Advice

‘I got a 2:2 in my contract law module. Will this hinder my chances of securing a City training contract?’

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In the latest instalment in our Career Conundrums series, one aspiring lawyer is concerned that a poor result in her contract law module has scuppered her chances of securing a training contact.

“Just wanted some advice. I finished my first year law at Queen Mary earlier this summer. Just as a question. In QM, our contract law is broken up into contract law one and contract law two, in that way, it is two 15 credit modules. For my contract law one, I only managed to obtain a 55, that is a poor 2:2. Do you believe this will severely hinder my applications for vacation schemes and training contracts later on? I heard that contract can be a veto of sorts in some City firms. Overall, I have performed to a high 2:1 to 1st standard. What do you think? Thank you for your time!”

If you have a career conundrum, email us with it to careers@legalcheek.com.

51 Comments

Anonymous

Yes.

(18)(33)

Walton

You’ll be fine. Focus on securing a good 2:1 overall. Just be prepared to explain it during interviews.

(26)(2)

Anon

I got a 2:2 in contract law (59) in my first year and I’m at a city firm. I got a 2:1 and came out with 2 training contract offers.
You will be fine !

(37)(3)

topkek

Yeah I know right, nothing like a delicious little fake anecdote to keep the spirits up.

(11)(52)

Sage

To say you can get in with a 2:2 does not mean it isn’t made more difficult by having a 2:2.

(0)(0)

Associate at City Firm

Yes, some firms will reject you outright. It only makes sense, they receive thousands of applications and this is an easy way to filter people out.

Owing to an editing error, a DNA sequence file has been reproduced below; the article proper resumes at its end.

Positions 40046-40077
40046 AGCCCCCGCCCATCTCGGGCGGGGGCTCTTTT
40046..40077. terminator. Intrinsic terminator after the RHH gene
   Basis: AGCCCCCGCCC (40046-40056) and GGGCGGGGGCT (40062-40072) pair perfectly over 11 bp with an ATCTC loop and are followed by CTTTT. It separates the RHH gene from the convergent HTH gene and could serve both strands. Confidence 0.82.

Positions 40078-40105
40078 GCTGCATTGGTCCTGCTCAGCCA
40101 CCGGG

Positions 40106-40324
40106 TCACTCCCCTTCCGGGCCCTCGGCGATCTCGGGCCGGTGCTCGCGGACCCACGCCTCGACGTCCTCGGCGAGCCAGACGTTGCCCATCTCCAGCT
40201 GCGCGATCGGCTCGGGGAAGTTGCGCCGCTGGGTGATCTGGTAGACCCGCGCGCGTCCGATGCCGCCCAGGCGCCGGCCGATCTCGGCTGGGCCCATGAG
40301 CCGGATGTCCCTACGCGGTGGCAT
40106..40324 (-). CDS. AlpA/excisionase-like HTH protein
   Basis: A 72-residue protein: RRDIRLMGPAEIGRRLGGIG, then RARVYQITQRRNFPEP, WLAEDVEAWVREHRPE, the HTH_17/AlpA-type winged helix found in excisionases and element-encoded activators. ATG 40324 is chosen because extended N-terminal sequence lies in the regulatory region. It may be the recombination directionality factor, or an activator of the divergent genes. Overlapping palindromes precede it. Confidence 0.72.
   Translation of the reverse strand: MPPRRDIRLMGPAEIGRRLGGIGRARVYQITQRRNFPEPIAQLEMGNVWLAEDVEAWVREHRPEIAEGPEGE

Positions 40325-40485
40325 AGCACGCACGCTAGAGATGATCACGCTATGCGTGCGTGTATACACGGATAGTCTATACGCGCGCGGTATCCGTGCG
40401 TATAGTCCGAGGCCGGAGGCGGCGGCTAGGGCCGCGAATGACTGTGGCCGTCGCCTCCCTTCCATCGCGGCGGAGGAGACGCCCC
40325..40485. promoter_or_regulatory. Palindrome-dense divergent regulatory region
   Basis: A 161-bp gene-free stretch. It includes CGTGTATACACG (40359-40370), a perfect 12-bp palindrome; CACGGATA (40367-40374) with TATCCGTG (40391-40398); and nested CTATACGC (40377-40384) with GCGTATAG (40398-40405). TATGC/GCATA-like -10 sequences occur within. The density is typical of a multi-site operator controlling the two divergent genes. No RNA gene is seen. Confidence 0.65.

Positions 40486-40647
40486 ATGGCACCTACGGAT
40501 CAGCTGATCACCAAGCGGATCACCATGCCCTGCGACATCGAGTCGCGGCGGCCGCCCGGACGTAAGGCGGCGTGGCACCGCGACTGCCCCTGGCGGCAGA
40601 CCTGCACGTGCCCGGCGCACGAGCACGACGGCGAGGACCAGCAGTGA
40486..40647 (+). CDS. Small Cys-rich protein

I got a 2.2 in my first year contract law module (the rest of my modules were all 2.1s), made 12 applications, got 3 interviews, one vacation scheme and one TC offer at an excellent city firm which I qualified at. It’s doable, your application just has to work harder and you need to be able to explain it.

(35)(3)

Anon Litigator

I got a 2:2 in Tort and now I am a litigation solicitor in a top 20 firm so literally don’t worry about it. If you get a first overall too, that will help!

(8)(2)

.

Ultimately, it will depend on: i) how strong your other grades/rest of application are; and ii) the type of firm you’re applying to, e.g. magic circle, silver circle, regional. I know people with high 2:1s or firsts who are struggling to get a TC, it’s a tough market. You may have to re-apply when you have the contract law 2 grade but no harm in trying for vacation schemes.

“Do you believe this will severely hinder me I applications for vacation schemes and training contracts later on? ” – something that will hinder your chances of a successful application is attention to detail, so make sure you proof read.

(25)(2)

Alex

“something that will hinder your chances of a successful application is attention to detail”

Lack of attention to detail, surely?

(10)(2)

Anonymous

No. Get the 2:1 overall and you should be fine. I carry a 2:2 in contract law module, I was able to secure a TC in the last cycle.

(21)(1)

W

Jeeez does this happen? Firms are ruthless

(6)(1)

MCT